Objective: To examine volumetric MRI correlates of longitudinal cognitive decline in normal aging, AD, and subcortical cerebrovascular brain injury (SCVBI). Background: Previous cross-sectional studies examining the relationship between cognitive impairment and dementia have shown that hippocampal and cortical gray matter atrophy are the most important predictors of cognitive impairment, even in cases with SCVBI. The authors hypothesized that hippocampal and cortical gray matter volume also would best predict rate of cognitive decline in cases with and without SCVBI. Methods: Subjects were recruited for a multicenter study of contributions to dementia of AD and SCVBI. The sample (n = 120) included cognitively normal, cognitively impaired, and demented cases with and without lacunes identified by MRI. Cases with cortical strokes were excluded. Average length of follow-up was 3.0 years. Measures of hippocampal volume, volume of cortical gray matter, presence of subcortical lacunes, and volume of white matter hyperintensity were derived from MRI. Random effects modeling of longitudinal data was used to assess effects of baseline MRI variables on longitudinal change in a measure of global cognitive ability. Results: Cortical gray matter atrophy predicted cognitive decline regardless of whether lacunes were present. Hippocampal atrophy predicted decline only in those without lacunes. Neither lacunes nor white matter hyperintensity independently predicted decline. Conclusions: Results suggest that cortical atrophy is an index of disease severity in both AD and subcortical cerebrovascular brain injury and consequently predicts faster progression. Hippocampal volume may index disease severity and predict progression in AD. The absence of this effect in cases with lacunes suggests that this group is etiologically heterogeneous and is not composed simply of cases of AD with incidental stroke.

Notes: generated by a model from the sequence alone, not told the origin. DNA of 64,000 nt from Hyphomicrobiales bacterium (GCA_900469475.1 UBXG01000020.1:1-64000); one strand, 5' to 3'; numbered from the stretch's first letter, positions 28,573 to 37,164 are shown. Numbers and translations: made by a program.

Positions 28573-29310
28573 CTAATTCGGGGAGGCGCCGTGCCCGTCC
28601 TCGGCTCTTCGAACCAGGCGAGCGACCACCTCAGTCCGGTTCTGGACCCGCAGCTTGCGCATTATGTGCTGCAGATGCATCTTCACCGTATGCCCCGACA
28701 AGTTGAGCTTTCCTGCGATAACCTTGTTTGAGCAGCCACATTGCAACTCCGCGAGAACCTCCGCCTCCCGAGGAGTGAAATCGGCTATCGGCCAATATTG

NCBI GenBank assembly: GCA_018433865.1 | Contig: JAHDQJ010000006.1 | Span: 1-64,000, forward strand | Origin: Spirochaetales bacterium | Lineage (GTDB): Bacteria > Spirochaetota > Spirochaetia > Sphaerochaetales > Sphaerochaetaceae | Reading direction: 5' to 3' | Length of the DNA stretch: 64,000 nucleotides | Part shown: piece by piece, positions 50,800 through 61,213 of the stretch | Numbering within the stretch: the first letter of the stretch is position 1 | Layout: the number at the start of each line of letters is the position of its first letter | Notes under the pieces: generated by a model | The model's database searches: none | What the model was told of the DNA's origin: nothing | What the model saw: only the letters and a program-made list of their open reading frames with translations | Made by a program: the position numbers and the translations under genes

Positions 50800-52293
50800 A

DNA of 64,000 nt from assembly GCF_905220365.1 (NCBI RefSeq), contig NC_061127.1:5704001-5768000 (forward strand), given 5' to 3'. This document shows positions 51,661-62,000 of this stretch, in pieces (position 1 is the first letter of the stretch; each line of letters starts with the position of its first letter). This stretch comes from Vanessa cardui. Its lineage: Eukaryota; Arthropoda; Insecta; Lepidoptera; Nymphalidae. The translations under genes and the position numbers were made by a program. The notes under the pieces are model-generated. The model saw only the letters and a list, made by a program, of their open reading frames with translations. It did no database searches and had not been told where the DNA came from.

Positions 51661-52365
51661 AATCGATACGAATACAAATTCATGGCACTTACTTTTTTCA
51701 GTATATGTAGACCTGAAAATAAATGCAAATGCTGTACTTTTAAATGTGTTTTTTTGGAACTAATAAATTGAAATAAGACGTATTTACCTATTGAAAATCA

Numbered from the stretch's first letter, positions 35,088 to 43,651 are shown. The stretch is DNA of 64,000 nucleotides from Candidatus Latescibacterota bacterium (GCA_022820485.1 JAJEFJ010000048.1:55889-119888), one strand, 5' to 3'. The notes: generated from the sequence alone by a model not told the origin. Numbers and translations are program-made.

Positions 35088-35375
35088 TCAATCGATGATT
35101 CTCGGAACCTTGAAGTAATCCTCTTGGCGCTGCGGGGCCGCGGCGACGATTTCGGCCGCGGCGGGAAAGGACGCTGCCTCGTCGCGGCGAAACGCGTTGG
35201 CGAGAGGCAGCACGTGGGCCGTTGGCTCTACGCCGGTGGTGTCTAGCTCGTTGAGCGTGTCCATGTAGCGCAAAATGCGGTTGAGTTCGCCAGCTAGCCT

|Original language||English (US)|
|Number of pages||7|
|State||Published - Sep 24 2002|
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